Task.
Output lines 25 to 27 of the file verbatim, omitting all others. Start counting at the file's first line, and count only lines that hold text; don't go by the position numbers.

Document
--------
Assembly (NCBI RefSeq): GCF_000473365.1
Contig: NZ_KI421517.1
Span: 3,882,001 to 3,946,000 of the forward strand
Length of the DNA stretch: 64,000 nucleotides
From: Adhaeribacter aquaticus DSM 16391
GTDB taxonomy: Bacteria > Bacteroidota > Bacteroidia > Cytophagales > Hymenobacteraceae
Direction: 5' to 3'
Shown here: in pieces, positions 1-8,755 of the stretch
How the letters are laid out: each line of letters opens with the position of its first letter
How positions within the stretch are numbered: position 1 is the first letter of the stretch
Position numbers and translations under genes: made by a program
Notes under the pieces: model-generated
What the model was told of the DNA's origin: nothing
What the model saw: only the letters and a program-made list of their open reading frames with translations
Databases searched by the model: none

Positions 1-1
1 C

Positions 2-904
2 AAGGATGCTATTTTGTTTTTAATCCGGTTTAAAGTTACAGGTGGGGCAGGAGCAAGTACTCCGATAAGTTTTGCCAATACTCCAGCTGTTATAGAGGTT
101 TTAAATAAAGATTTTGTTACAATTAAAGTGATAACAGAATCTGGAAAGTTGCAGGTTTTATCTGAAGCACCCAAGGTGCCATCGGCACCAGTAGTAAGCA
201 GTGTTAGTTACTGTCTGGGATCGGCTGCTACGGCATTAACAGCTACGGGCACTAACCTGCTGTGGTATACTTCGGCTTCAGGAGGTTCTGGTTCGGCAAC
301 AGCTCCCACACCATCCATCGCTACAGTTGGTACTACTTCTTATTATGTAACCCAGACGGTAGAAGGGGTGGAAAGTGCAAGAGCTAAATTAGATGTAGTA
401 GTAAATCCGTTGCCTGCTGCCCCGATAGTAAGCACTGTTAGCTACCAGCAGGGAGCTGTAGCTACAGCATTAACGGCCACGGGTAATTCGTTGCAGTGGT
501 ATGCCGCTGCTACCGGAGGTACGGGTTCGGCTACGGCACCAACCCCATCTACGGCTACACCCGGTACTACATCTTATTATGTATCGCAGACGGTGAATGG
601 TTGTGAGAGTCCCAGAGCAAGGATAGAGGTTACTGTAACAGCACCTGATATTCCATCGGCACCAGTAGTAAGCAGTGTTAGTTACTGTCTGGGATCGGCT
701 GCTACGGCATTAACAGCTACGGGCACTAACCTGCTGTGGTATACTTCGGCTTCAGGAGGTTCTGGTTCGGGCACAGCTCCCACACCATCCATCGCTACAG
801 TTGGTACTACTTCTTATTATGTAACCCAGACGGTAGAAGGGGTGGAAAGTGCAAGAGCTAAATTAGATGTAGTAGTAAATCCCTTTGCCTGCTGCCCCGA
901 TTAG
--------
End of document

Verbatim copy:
601 TTGTGAGAGTCCCAGAGCAAGGATAGAGGTTACTGTAACAGCACCTGATATTCCATCGGCACCAGTAGTAAGCAGTGTTAGTTACTGTCTGGGATCGGCT
701 GCTACGGCATTAACAGCTACGGGCACTAACCTGCTGTGGTATACTTCGGCTTCAGGAGGTTCTGGTTCGGGCACAGCTCCCACACCATCCATCGCTACAG
801 TTGGTACTACTTCTTATTATGTAACCCAGACGGTAGAAGGGGTGGAAAGTGCAAGAGCTAAATTAGATGTAGTAGTAAATCCCTTTGCCTGCTGCCCCGA